Öcalan’s political thought is influenced by Murray Bookchin, Michel Foucault, Hannah Arendt, Karl Marx and Friedrich Engels as well as feminist political theory and the myths of Ancient Mesopotamia. Öcalan’s is the symbolic leader of the Kurdistan Worker’s Party (PKK), a militant left-wing nationalist movement, managing to maintain this role whilst in prison. He is the empty signifier of freedom, liberation and decolonization for Kurds, and his political project is one that can be classified as decolonial and as having a radical democratic aim. Crucial to Öcalan’s thought is a feminist politics in which he figures Women at the centre of his theory of democratic civilization or freedom. … Öcalan’s work from 2000 onwards illustrates a new political project in which he develops his own version of socialism through which ‘democratic self-government’ can function, and in practice this implies, according to Öcalan that it ‘builds on the self-government of local communities and is organized in the form of open councils, town councils, local parliaments and larger congresses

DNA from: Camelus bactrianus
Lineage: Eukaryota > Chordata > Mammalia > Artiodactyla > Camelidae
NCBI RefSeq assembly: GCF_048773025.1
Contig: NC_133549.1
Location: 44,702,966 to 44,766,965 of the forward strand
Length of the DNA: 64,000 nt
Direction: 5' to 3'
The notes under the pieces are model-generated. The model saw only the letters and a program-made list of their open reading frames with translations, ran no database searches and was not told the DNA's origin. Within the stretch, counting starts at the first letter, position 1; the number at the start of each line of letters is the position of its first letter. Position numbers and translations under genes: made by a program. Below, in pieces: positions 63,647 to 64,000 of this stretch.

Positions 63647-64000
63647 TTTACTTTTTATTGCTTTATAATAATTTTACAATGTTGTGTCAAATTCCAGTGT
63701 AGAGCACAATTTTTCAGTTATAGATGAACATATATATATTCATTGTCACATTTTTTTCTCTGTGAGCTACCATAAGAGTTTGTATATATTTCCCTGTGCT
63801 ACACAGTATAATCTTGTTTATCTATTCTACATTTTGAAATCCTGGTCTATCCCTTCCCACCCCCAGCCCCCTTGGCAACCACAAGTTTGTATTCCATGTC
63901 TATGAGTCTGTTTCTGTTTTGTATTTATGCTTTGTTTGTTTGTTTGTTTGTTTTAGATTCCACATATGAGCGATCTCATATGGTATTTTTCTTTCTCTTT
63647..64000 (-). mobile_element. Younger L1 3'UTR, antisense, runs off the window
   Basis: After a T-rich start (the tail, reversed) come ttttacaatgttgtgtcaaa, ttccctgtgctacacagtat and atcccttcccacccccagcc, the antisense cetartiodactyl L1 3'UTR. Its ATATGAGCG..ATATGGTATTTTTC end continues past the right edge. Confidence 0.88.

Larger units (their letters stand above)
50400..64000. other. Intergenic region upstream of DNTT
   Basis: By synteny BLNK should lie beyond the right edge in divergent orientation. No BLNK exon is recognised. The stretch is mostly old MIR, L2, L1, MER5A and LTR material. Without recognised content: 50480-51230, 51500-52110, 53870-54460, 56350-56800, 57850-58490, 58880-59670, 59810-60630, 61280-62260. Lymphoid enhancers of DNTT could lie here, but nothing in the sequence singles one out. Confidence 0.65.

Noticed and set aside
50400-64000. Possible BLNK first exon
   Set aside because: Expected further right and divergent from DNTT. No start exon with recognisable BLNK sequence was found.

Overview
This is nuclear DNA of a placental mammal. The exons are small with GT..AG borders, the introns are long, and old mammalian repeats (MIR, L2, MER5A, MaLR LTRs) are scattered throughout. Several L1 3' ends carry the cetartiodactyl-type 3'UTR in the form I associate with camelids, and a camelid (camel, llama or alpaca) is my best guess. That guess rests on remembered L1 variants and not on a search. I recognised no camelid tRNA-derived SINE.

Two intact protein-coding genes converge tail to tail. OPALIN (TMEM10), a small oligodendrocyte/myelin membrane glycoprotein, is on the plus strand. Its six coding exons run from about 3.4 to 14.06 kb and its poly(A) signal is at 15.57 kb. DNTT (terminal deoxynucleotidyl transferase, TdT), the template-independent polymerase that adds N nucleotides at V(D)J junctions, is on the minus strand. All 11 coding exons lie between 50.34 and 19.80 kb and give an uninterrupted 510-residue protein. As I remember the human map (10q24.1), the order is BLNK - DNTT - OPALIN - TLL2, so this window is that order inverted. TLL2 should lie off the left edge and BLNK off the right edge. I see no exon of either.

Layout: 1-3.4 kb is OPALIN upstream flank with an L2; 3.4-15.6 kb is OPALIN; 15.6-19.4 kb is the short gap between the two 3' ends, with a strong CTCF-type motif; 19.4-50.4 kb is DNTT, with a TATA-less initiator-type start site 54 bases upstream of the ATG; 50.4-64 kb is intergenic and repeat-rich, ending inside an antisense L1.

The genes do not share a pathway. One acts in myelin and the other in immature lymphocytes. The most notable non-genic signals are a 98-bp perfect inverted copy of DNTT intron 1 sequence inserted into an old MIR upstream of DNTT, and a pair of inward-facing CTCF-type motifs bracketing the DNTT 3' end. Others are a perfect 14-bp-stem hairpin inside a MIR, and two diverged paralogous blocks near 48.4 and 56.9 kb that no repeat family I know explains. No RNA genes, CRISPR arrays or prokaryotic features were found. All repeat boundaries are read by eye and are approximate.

I started this journey because of a discussion in a book group about a book on Native American history by Dunbar-Ortiz. Excerpt from a book review:

I’ve always thought the strength of Dunbar- Ortiz’s work is intertwined with exploring the effects of capitalism on collective tribal peoples’ cultural and political realities—which in turn means that a Marxist economic analysis is essential in order to ground the material world’s inequalities into a critique that amalgamates the intersectionality of race, class, and culture. … Dunbar-Ortiz is able to argue the main theoretical thrust of her text through the lens of settler colonialism.

I don’t think what the reviewer means by Marxist economic analysis is this definition that I found earlier:
A practical approach where you can suggest a set of rules based on evidence that will lead to an ideal society.

But perhaps he means this: